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Like many people of his early fifties generation, it has taken Well-Being Australia chairman, Mark Tronson, a little while to take a giant leap of faith and try out a GPS. Up until now, he has always successfully used a street directory to provide himself with a mainstay for directions and to find a street address.
For years, his tried and true methodology has been this: he would map out the directions with tags in the directory, and then a piece of paper with the page numbers clearly marked. Travelling from the Gold Coast to a Brisbane suburban street, for example, might mean he has marked the Gold Coast directory, maps 92, 89, 76 – then as he gets close to the city, he needs to change to the Brisbane directory, where he has marked (perhaps) maps 48, 32, 18, 58.
If his wife or an associate were to be in the passenger seat, they would be coerced into following the maps and clearly identifying the route for the driver. As the journey moved away from a main road and into suburbs, then the navigator would be expected to count the number of traffic lights to go, and call the street names along the way until the destination was arrived at.
M V Tronson happened to be in Western Australia recently, and with the rental car came the GPS. This was something new and exciting, and with a very basic instruction by the rental car company personnel, the GPS was plugged into the cigarette lighter plug (now referred to an electrical plug), and the process began.
It must be remembered that he is a white bearded gentleman who takes the written instructions of all gadgetry to heart - not realising that innumerable steps are left out of the instructions as the bright young things who design these things make assumptions that all their generation take for granted.
The first thing was to find the State, and locating where to select the State wasn't an easy first step by any means. Then one selects the suburb, then the number of the street and then the street itself. The GPS computer locates a route and immediately it begins to instruct the driver.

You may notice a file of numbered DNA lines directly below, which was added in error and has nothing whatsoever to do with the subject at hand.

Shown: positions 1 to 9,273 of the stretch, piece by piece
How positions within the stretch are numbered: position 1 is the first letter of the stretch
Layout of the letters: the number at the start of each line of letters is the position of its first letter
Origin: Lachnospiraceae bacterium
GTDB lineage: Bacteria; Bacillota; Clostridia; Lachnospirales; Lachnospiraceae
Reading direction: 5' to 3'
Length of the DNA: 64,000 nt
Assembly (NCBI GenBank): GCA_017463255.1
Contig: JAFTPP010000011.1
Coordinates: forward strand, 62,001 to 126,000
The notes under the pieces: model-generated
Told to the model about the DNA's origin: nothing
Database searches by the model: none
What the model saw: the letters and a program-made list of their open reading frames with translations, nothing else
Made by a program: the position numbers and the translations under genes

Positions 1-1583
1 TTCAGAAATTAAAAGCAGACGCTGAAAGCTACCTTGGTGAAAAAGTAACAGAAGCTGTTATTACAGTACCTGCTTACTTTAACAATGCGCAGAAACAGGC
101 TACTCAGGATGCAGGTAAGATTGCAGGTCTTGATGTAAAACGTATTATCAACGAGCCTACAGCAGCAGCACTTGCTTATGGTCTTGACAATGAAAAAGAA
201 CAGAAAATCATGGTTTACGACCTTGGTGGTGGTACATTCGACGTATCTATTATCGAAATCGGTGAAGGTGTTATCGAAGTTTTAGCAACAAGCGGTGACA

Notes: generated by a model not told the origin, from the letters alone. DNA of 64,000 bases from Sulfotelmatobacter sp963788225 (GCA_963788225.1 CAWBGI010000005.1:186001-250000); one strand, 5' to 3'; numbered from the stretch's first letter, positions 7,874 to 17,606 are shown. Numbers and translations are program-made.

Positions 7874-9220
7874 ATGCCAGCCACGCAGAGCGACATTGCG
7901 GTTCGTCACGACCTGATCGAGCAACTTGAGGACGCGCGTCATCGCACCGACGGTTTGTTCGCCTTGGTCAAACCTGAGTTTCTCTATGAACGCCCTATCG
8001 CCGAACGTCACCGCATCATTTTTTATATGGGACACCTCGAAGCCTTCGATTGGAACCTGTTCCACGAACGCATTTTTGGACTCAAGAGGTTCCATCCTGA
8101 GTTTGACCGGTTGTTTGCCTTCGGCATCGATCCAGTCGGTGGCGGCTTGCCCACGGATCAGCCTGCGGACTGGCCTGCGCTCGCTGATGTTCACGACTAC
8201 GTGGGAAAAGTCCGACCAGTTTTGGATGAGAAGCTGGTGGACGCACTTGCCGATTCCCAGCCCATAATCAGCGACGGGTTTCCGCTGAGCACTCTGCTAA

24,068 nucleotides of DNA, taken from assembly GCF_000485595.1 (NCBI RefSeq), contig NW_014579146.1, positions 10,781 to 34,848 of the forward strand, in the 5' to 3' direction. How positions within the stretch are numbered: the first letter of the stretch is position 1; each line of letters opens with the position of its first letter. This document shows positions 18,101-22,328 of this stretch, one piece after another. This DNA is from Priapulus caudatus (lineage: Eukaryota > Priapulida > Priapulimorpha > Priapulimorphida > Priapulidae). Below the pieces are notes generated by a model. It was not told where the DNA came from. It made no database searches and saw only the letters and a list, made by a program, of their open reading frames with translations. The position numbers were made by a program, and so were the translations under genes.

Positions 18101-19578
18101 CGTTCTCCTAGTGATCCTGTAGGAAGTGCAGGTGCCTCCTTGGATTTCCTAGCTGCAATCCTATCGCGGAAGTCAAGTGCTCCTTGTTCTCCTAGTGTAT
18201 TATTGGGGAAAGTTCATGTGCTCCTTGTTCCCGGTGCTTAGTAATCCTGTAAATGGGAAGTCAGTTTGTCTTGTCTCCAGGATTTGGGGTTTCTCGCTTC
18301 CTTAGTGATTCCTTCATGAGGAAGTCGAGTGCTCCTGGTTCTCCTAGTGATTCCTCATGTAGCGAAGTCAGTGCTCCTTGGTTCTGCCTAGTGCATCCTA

For an old white bearded bloke, there arose several issues. The very first street! Where he drove out of from the rental car company's yard, was blocked off with road repairs. No one told him that the GPS does a recalculation and provides an alternative route. They stopped, and asked the rental car company person what happens next when the road is blocked?
The next issue was negotiating the large number of exits so close together and without signs. The GPS instruction was to turn left at 300 metres. There were three exists at 300 metres. Fortunately they guessed the correct exit on seven out of eleven occasions, although night time proved more of a challenge.
Then unknown to them, the information on the GPS had not been updated to include the new 110 km Freeway from Perth direct into the centre of Bunbury. They placed into the GPS the name of the main street of Bunbury, and it took them off the Freeway, onto the coast road through a host of new suburbs and traffic lights by the dozens, then back onto the Freeway, and off again for the Australind tourist road to Bunbury. It took them 90 minutes longer.
Then getting back to the domestic airport was beyond the GPS capability, so they followed the signs. Once at the car rental company's airport depot they asked the car rental gentleman to show them how it worked. He couldn't get it to the Domestic Airport either, only to the International airport which is several kilometres away. After fifteen minutes of trial and error he finally figured it out.
It turned out that the main menu needed to be scrolled down for many different options, one of which was named Transit. Here there were directions to railway stations, bus and coach lines and the Domestic Airport. So they learnt something. Writing in an address in the Find menu can become pointless and confusing.
As M V Tronson considered the pitfalls that he and his wife, (as uninformed consumers), had encountered with the GPS, he mused that there are similar pitfalls for the uninitiated in commercial transactions, buying property, selecting financial investments and even finding a partner for life. It is imperative that the novice finds someone to teach and advise them, before they undertake something new that may have a major influence in their life.
And, of course, the same applies for all things religious. When you re-read sections of the Bible, for example, to gain insights into your life, it is imperative to discuss the history, meaning, possible alternative interpretations and general relationship to your Faith with a pastor or someone who has studied theology. Otherwise, you may end up having to guess which 'roadway' is the best one for you, on your personal journey.